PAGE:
My wife has a long history of working with migrant farmworkers., and I often say I have a second-hand education in farm labor issues through her work. Migrant farmworkers receive among the lowest pay in America for some of the most challenging labor available.
Migrant agricultural workers, it is safe to say, are primarily undocumented workers, although some workers arrive through temporary work authorizations. In either case, the work is hard, and the pay is minimal.
The growers that own and operate the farms claim that Americans will not do farm work, although they fail to mention that low pay is a significant barrier to American workers entering the farm labor force. Compensation for agricultural work is below a reasonable living wage for families. Farmworkers often live in rustic conditions unsuitable for families. The bulk of migrant labor consists of young, unattached men who are willing to work hard and suffer the indignities of that work.
Farmers also claim that Americans will not pay more for food, and with farmers operating on very slim margins they cannot consider raising wages.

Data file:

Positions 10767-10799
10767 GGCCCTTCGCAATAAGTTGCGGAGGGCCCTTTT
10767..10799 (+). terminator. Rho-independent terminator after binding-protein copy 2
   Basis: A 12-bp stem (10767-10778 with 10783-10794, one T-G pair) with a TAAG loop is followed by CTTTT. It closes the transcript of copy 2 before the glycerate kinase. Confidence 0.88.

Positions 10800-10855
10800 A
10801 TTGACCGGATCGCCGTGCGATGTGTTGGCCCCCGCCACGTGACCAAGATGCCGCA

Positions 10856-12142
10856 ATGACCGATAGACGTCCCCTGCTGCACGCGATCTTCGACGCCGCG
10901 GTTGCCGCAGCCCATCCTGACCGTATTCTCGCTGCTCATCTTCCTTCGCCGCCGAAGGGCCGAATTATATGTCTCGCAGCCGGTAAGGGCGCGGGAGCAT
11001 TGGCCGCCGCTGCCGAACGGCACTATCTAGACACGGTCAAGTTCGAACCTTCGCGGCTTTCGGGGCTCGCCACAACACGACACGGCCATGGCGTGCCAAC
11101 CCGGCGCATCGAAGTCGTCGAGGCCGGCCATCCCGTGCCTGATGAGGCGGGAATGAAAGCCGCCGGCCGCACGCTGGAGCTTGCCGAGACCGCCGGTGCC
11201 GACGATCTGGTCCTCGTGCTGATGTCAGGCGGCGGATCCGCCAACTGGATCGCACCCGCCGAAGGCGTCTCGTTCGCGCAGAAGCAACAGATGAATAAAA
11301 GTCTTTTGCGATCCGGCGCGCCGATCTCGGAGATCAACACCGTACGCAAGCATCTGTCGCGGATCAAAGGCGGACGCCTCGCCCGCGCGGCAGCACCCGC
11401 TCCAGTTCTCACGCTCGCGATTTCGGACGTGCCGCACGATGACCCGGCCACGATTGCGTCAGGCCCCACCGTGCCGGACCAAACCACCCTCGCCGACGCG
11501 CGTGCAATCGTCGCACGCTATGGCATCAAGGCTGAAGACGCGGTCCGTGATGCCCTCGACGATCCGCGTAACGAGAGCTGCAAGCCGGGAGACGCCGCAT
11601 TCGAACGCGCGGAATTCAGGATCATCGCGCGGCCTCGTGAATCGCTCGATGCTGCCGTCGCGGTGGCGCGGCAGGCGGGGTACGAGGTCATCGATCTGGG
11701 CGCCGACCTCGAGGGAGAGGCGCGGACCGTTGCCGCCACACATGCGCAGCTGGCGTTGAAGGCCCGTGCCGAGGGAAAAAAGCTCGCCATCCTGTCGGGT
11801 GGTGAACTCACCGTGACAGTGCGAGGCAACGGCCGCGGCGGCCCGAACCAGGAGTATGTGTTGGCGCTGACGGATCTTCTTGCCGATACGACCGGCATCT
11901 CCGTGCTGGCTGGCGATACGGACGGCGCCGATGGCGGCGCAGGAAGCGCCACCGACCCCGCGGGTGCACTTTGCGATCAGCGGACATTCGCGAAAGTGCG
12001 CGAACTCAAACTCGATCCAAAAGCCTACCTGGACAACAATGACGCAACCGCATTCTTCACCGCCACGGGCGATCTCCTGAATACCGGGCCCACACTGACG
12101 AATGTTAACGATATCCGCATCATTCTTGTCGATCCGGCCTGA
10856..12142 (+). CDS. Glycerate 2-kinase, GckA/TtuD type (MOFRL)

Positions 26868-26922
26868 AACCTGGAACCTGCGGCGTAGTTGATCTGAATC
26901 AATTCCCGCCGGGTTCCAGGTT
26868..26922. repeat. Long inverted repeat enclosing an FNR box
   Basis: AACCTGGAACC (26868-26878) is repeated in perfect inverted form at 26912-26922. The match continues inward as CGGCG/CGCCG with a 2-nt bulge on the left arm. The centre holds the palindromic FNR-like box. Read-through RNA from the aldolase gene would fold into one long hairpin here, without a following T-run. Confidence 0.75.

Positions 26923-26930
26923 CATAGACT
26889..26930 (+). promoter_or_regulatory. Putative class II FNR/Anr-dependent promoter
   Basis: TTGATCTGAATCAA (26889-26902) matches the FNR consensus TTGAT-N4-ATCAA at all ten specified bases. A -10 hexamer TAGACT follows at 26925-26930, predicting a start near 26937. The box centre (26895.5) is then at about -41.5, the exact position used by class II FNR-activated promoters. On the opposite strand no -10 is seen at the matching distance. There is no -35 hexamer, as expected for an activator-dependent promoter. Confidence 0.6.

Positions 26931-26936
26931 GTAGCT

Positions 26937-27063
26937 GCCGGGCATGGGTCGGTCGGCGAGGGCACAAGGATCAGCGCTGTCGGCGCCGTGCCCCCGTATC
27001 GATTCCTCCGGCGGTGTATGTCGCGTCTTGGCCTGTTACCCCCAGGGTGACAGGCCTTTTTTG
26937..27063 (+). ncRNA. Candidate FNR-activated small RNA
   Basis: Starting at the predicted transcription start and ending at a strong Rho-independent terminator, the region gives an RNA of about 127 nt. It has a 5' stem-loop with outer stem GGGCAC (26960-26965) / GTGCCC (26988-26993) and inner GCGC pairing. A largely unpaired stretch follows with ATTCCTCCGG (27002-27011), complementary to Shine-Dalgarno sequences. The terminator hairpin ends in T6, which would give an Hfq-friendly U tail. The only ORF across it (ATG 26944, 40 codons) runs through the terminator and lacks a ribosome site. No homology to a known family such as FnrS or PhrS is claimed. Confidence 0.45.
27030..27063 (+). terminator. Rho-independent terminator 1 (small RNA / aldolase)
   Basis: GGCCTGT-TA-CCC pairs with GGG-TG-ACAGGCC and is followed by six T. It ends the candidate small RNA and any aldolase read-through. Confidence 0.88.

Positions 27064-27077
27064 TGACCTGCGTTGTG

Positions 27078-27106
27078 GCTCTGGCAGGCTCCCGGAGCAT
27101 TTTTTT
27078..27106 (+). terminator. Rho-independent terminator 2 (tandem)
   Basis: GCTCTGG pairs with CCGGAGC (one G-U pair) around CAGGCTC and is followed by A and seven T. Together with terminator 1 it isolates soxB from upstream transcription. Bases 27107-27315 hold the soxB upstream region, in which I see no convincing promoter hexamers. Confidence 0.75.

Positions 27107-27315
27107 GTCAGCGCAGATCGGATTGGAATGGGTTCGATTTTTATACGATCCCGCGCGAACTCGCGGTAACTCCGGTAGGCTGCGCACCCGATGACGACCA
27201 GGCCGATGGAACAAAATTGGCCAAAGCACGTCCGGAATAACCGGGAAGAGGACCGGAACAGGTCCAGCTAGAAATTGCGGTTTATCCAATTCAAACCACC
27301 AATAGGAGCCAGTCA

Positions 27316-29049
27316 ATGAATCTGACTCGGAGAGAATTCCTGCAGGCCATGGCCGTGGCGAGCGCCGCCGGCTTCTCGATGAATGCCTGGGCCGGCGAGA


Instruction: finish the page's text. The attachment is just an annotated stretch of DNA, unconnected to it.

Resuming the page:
I question those claims. I believe that Americans would work in agriculture if compensation were commensurate with the difficulty of the work, and I also contend that American consumers would pay more for their food purchases if they had some understanding of what that meant for farmworkers.
My optimism is based on what I have seen happen in my town, where local farmers are supported and celebrated. I am happy to purchase from local farmers through our the Carrboro Farmer’s Market and Weaver Street Market, a local grocery cooperative. It costs more to do this, but I do not understand the logic of paying cheap prices for the most important health item we buy – food. While I have not personally analyzed the numbers for my family’s grocery purchases, National Geographic published an article estimating that the added cost for most families would be about $20 per year. The article is food for thought.
What do you think? Would you pay $20 more per year if it meant farmworkers received better pay? Would it make a difference if you knew that more Americans might work on farms, instead of foreign labor?